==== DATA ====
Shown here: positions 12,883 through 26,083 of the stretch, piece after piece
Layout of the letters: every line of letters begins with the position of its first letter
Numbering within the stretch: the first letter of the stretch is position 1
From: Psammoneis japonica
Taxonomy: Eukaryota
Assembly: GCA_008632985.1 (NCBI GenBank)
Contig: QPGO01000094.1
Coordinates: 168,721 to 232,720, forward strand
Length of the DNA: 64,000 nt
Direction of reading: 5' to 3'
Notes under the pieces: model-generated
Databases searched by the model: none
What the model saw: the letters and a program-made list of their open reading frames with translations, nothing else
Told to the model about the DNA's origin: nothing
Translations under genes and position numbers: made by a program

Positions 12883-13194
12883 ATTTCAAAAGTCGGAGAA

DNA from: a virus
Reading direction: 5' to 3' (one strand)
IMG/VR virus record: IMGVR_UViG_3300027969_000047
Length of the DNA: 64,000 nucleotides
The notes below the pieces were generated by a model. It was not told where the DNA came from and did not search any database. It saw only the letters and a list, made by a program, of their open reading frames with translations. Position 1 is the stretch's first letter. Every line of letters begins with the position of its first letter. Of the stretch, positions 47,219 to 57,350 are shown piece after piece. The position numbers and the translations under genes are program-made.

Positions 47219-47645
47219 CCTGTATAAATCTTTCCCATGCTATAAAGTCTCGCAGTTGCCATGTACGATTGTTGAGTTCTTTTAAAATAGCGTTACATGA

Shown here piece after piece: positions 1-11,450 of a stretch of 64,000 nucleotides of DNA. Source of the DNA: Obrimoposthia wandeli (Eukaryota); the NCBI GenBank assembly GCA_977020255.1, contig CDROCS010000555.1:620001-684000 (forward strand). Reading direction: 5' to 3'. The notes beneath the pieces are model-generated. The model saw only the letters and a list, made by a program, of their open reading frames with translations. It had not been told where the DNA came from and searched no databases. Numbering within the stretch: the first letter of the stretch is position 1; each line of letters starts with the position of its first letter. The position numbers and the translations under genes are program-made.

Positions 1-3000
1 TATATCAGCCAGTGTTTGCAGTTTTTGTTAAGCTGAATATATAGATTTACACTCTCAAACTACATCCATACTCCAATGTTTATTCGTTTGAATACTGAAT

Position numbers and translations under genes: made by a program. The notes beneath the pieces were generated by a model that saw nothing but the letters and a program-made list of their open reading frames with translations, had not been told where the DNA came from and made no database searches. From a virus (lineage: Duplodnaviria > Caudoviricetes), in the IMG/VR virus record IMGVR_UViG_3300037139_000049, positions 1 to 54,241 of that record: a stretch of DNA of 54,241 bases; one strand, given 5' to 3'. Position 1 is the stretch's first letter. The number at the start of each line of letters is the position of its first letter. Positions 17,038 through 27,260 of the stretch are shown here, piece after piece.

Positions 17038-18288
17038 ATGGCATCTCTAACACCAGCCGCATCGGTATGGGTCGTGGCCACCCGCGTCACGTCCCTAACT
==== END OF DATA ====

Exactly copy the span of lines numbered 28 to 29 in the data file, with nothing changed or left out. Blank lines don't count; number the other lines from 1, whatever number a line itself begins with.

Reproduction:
Position numbers and translations under genes: made by a program. The notes beneath the pieces were generated by a model that saw nothing but the letters and a program-made list of their open reading frames with translations, had not been told where the DNA came from and made no database searches. From a virus (lineage: Duplodnaviria > Caudoviricetes), in the IMG/VR virus record IMGVR_UViG_3300037139_000049, positions 1 to 54,241 of that record: a stretch of DNA of 54,241 bases; one strand, given 5' to 3'. Position 1 is the stretch's first letter. The number at the start of each line of letters is the position of its first letter. Positions 17,038 through 27,260 of the stretch are shown here, piece after piece.

Positions 17038-18288